To determine whether this strategy could meet the stated performance requirements, we developed a simple model for ToF camera resolution which depends on different variables from LIDAR: while the lateral resolution is set by the camera lens focal length and pixel density, the depth resolution is a function of the lens focal length and aperture, the modulation clock frequency, and the total light exposure -- which is itself dependent on the exposure time, the number, power, and wavelength of the LEDs, and the distance to the measured object, which determines the attenuation from both geometric spread and absorption.
To keep track of all these variables, we developed a software library to model the performance of an underwater ToF camera (shown in Fig. 1), exploring different combinations of lenses, lighting, and exposure parameters, to show that, in theory, this approach could satisfy the resolution and operational requirements for cave mapping. Our results were in some ways disconcerting - a complete 360 degree field of view requires 8-12 individual sensors, 100-200 LEDs, and active exposure compensation to capture measurements in optimal dynamic range - but overall, the design would still win significantly in size, power consumption, and price compared to a scanning LIDAR system.
We began to outline the system of cameras, lights, optics, sensors, electronics, and computation that would be needed, and sketch designs for the instrument. Our models helped us anticipate the challenges that lay ahead. The infrastructure to manage the operation and data output of the array of cameras would require sophisticated design, as would packing all of this hardware into such a small instrument. Yet the full system requirements could only be discovered by collecting data with ToF cameras to discover how to optimize their performance in this novel application. Accordingly, we built two prototypes, the first a simple platform to perform basic tests with ToF cameras, the second a fully-featured system to pilot solutions to key integration challenges and expand our experimental capabilities.
Our first prototype helped to identify a key engineering challenge to optimizing the ToF camera performance. In assembling the core components of the ToF camera, we quickly discovered that the electronics to control the LEDs would need to be custom designed, and that their performance played a critical role in achieving the camera’s maximum resolution. We would more gradually come to appreciate the deep challenge to optimizing this circuitry, as we went through a number of iterations in its design.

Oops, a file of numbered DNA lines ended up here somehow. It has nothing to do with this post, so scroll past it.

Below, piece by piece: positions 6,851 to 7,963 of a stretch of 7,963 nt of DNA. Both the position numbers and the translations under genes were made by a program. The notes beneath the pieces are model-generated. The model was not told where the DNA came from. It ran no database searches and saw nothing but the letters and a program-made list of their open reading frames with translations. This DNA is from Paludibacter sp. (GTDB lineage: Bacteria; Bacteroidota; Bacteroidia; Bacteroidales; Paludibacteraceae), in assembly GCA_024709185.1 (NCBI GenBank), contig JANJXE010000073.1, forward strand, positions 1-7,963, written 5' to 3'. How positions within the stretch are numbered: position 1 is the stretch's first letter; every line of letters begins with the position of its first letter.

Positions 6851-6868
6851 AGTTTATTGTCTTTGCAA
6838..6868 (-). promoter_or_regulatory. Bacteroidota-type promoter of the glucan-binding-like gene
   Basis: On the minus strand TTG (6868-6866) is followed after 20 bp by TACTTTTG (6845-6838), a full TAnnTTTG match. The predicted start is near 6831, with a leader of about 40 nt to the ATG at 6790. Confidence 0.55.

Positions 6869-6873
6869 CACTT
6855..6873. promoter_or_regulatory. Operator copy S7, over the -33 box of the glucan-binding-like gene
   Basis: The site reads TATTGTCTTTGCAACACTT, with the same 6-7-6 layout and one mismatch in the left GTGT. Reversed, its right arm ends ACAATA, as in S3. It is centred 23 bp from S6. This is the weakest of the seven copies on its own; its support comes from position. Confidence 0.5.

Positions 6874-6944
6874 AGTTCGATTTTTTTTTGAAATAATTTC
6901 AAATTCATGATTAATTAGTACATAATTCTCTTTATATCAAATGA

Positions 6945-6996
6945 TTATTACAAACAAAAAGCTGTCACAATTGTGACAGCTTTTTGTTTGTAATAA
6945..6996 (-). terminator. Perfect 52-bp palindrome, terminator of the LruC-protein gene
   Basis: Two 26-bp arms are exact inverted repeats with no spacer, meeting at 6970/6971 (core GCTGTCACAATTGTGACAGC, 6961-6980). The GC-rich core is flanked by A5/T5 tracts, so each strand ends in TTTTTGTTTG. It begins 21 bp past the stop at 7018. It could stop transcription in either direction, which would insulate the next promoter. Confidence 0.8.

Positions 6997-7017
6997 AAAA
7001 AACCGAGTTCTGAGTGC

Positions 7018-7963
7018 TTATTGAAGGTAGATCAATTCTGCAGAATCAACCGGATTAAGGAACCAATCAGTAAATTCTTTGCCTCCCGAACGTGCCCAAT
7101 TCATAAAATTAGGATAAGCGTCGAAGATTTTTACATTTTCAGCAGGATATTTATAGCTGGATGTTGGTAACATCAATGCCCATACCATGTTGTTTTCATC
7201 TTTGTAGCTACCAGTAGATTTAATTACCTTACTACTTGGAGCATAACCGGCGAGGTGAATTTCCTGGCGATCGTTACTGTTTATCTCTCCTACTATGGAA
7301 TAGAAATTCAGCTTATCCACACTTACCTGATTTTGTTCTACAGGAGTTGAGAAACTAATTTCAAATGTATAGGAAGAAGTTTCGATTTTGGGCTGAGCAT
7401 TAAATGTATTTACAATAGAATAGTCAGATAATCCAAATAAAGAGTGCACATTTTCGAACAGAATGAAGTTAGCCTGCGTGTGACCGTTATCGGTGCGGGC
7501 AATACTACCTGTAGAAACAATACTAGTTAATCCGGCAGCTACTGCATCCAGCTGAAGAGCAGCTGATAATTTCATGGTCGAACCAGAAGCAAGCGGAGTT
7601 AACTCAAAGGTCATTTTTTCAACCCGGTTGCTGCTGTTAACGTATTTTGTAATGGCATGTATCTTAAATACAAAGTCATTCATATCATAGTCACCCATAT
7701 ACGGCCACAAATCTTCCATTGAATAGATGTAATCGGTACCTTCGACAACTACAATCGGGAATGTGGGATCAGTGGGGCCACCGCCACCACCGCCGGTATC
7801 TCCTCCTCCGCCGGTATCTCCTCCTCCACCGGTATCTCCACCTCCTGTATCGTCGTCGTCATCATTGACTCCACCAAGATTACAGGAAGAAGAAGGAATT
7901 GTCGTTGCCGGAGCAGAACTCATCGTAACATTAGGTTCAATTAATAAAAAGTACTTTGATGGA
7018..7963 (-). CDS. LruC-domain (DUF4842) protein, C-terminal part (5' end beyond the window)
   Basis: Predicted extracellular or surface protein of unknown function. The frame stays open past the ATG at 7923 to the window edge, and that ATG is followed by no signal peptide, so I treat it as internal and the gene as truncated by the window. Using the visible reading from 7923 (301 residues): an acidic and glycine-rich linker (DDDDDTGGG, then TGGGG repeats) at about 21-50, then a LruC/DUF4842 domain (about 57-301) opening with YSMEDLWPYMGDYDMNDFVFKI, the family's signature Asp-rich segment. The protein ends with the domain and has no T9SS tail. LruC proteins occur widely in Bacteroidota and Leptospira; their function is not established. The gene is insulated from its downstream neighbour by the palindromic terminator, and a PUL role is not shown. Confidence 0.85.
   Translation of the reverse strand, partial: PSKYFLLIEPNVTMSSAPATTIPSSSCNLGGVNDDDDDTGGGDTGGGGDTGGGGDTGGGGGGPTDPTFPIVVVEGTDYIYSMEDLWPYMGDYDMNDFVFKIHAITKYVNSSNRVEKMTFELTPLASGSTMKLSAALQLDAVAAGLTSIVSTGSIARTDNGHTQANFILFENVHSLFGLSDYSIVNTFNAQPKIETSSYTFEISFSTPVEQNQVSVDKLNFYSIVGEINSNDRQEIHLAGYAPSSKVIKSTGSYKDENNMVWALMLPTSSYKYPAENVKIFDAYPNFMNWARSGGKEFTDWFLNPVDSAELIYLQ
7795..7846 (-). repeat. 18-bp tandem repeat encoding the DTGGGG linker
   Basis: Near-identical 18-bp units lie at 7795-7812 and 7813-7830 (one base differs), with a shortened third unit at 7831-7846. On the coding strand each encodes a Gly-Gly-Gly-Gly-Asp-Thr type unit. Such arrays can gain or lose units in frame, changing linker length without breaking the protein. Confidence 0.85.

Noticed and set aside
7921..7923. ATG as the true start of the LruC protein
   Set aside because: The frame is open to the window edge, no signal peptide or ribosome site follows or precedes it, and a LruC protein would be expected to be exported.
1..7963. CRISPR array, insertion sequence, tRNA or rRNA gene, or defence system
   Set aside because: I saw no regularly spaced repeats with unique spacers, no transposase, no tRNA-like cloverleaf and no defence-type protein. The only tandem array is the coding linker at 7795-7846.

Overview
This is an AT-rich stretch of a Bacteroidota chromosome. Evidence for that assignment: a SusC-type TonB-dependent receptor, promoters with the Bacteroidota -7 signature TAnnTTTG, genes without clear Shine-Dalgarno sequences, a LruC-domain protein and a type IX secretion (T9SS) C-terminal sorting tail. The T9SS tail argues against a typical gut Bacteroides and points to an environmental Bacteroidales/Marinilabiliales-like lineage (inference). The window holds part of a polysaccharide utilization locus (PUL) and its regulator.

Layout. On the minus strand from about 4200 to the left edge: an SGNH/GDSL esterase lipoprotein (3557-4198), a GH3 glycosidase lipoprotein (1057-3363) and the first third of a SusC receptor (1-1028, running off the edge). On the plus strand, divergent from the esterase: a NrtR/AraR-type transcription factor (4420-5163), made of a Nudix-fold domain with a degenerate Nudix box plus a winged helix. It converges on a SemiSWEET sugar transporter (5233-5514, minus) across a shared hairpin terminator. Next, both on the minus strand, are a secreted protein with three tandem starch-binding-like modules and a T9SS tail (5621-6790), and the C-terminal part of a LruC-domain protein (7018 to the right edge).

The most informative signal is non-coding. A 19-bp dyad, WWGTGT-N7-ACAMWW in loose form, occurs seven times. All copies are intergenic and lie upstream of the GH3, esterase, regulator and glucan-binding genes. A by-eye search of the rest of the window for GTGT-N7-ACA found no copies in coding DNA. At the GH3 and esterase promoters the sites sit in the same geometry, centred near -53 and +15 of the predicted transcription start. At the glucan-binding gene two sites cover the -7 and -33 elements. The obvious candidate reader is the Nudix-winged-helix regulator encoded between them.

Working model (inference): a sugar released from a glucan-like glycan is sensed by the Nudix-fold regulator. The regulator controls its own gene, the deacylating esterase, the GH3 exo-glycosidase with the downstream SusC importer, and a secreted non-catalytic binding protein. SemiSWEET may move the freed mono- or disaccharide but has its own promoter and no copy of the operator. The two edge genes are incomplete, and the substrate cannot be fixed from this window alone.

The LED control electronics have a simple-to-state function: steadily flash a bank of high-power LEDs on and off ten million times a second. Doing so, however, is not so simple. The literature suggested that a basic shunt switching circuit topology would work well up to 100 MHz; when we tested such a circuit, however, it struggled to work at one tenth the speed, visibly dimming when we increased the switching frequency above a few MHz. We measured the optical rise time to be 50 ns, so slow that the LEDs never reached full power when switched at 10 MHz. Why was the rise time was so slow, how could we speed it up, and, crucially, how fast did it need to be?
To answer the last question, we analyzed the phase delay measurement algorithm performed by the camera to understand the impact of illumination waveform on measurement resolution. Ideally, the light output would look like a square wave, on at full power for half the period, and off completely for the other half; this output was assumed in order to simplify the models of the design study. We found that when the output waveform is not ideal, the distance resolution becomes distant dependent. Essentially, time along the output waveform can be mapped onto a distance from the camera, and the resolution at that distance depends on the amplitude of the waveform there. Slow transitions create regions of poor resolution; the slower the transition, the larger the region. While faster transitions are always better, we determined that output rise times of 10 ns would be sufficient. (If necessary, one can shift the location of the transition regions by delaying the LED clock, and take multiple images with different delays to cover the full space at maximum resolution).